Allison here. My previous blog about a Google Checkout scam that is successfully targeting a lot of people on Craigslist has gotten a lot of attention from our customers. Many of you have been affected, so I want to share more information on this scam. Google Checkout (now part of Google Wallet) is a legitimate […]
AllClear ID launches in Europe and plans 72-hour customer breach response guarantee in anticipation of GDPR
Inadequate Breach Response Plans Mean Businesses Could Fail to Meet GDPR Notification Deadlines
London, UK: With 12 months until the EU’s General Data Protection Regulation (GDPR) comes into force, AllClear ID, the world leader in customer security, launches in Europe. The company, which has successfully handled over 5,000 data breaches, including the three largest customer breach response operations in history, plans to offer its 72-hour Reserved Response Programme to Europe in anticipation of GDPR’s breach notification requirements. AllClear ID provides the expertise, manpower and infrastructure to quickly notify and respond to customers after a data breach in order to reduce the risk of executive loss, customer loss and brand damage.
“Data breaches are one of the biggest threats facing businesses today. GDPR legislation demands a robust plan and the ability to notify millions of customers without undue delay. Businesses that suffer a GDPR breach will face fines of up to 4% of global revenue and a slow or botched customer response will attract the largest fines,” said Bo Holland, CEO of AllClear ID. “European businesses have never had to deal with large scale responses publicly, and few have the resources required to deploy a quality customer response operation. In an emergency, these organisations suddenly realise they have a bucket brigade when they really need a professional fire department.”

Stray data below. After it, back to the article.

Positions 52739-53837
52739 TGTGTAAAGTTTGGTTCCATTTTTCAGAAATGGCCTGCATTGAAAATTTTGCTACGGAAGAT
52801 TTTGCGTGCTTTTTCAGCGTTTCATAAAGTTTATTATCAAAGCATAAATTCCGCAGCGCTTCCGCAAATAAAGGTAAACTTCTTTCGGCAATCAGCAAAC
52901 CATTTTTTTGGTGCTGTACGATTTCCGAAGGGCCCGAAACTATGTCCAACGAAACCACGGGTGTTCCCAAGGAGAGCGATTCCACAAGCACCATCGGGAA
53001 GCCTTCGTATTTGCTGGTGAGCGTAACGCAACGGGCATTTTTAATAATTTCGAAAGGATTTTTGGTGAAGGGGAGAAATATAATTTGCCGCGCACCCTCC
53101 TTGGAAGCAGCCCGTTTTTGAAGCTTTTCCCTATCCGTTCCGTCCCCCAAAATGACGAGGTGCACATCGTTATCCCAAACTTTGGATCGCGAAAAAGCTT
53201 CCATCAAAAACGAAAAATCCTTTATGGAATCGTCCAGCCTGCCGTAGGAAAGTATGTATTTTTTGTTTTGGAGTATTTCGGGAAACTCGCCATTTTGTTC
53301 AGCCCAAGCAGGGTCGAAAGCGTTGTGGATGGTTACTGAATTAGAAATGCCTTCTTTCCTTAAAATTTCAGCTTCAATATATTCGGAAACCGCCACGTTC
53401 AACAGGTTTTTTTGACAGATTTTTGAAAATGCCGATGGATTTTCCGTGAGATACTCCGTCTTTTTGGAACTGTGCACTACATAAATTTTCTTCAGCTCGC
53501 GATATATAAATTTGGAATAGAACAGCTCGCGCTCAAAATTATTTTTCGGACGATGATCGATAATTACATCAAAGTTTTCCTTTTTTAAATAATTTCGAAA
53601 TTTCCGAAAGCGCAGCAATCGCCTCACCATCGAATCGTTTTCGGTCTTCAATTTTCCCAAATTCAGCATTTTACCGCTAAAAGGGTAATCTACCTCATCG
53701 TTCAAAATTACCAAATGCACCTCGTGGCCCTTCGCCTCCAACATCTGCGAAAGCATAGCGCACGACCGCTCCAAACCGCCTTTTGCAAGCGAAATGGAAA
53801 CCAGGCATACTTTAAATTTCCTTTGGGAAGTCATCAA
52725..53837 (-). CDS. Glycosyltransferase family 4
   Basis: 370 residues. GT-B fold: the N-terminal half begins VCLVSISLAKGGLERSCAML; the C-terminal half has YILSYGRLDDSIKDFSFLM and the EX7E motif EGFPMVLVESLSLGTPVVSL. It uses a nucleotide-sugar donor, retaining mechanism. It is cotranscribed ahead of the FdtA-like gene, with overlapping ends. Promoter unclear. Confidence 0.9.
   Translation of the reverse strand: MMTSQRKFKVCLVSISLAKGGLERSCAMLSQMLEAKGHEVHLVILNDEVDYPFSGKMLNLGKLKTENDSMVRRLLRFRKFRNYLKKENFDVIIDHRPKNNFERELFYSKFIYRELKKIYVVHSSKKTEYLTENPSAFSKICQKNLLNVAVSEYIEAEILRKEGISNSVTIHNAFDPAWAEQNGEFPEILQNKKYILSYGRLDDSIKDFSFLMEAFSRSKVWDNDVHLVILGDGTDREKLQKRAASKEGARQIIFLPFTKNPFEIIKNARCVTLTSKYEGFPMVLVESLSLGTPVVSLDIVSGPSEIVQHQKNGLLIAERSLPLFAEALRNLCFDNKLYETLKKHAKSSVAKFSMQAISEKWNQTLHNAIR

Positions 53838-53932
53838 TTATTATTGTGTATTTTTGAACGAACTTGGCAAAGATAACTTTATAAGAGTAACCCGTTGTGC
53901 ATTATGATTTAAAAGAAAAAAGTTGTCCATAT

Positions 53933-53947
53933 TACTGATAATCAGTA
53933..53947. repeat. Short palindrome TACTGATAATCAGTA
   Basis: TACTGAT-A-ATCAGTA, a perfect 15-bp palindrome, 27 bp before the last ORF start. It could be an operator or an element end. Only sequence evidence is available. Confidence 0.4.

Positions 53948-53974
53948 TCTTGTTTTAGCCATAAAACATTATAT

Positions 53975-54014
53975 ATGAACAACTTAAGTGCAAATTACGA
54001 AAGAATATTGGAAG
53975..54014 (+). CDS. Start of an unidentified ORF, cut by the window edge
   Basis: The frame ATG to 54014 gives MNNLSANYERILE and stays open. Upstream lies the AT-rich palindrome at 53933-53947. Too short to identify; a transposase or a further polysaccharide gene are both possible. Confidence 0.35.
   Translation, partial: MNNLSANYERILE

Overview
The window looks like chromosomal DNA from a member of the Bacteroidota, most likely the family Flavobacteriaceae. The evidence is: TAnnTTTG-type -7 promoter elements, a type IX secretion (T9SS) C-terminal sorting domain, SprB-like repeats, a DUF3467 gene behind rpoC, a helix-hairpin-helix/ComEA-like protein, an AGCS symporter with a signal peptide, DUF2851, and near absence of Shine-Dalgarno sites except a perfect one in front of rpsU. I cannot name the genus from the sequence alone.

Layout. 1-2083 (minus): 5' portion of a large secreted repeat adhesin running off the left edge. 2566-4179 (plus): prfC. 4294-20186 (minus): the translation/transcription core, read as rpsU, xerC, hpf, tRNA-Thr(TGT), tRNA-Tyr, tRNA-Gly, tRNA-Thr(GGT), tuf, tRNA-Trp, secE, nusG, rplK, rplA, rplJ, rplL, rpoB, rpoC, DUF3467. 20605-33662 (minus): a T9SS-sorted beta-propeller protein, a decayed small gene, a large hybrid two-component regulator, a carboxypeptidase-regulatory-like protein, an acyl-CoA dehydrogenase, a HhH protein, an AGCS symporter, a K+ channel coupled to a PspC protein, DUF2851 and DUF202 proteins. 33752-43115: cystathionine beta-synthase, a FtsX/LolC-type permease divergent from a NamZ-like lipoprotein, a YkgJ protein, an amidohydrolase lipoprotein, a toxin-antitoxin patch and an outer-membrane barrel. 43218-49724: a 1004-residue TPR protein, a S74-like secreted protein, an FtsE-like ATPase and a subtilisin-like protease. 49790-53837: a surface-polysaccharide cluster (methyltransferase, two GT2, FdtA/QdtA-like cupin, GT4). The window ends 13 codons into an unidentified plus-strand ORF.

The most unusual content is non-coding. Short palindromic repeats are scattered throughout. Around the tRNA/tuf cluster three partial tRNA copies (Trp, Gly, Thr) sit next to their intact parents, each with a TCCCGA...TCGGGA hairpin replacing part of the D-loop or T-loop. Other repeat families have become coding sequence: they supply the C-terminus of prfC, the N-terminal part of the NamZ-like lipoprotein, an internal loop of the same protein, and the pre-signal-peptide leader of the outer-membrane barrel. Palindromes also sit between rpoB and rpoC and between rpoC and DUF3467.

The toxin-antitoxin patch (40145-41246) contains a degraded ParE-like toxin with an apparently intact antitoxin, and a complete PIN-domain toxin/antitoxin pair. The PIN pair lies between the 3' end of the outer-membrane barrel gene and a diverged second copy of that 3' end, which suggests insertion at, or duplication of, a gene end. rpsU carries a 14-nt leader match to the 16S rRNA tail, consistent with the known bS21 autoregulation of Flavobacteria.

Data breaches are growing in magnitude. Over three million records are compromised daily, with 59% of breaches reportedly related to identity theft. This is expected to rise further, despite a Gartner survey forecasting an €80 billion spend on cyber security technology as businesses seek to fortify porous systems.
From the 25th of May 2018, regulators will have the power to levy punitive damages including a €20m fine or 4% of global turnover – whichever is greater – if the following requirements are not met:
- All breaches must be reported to regulators within 72 hours of the organisation becoming aware of it
- The regulator must also be informed of “effective, proportionate and dissuasive” measures taken/proposed to address the breach and/or mitigate its effects
- If the breach is sufficiently serious to warrant notification to affected customers, the organisation responsible must do so without undue delay
AllClear ID is planning to introduce its unique Reserved Response service that guarantees 72-hour deployment of the expertise, manpower and infrastructure required to respond to a GDPR data breach. Reserved Response has been operational in the U.S. since 2015 and remains the only service of its kind. In just two years, 75 of the largest consumer brands in the world have adopted Reserved Response to keep their customers safe. AllClear ID’s Reserved Response service will guarantee businesses:
- have a proven and pressure tested breach response plan in place so the regulator is informed of measures taken
- have an emergency breach response team with the experience and scale required to deal with mass customer notifications, inbound enquiries and identity repair cases
- have a secure, instant communications channel to their customers to minimise the impact of phishing attacks posing as the official breach notification
- reduce the risk of executive loss, customer loss and brand damage that arise from a poorly managed response
With its in-app eNotification capability, AllClear ID can communicate with millions of affected customers of breaches instantly and securely. This slashes notification time and eliminates postage costs that could run to €2.2m for 10m affected customers, according to a Ponemon Institute study.
Ultimately, how a company responds to a data breach determines the severity of the consequences more so than the breach itself. Companies with reserved manpower and infrastructure are tangibly more resilient to disruption from an attack. “Companies cannot guarantee that they will not have a GDPR breach, but they can mitigate the consequences by guaranteeing a swift, and high quality response that scales to meet customer demand,” concluded Holland.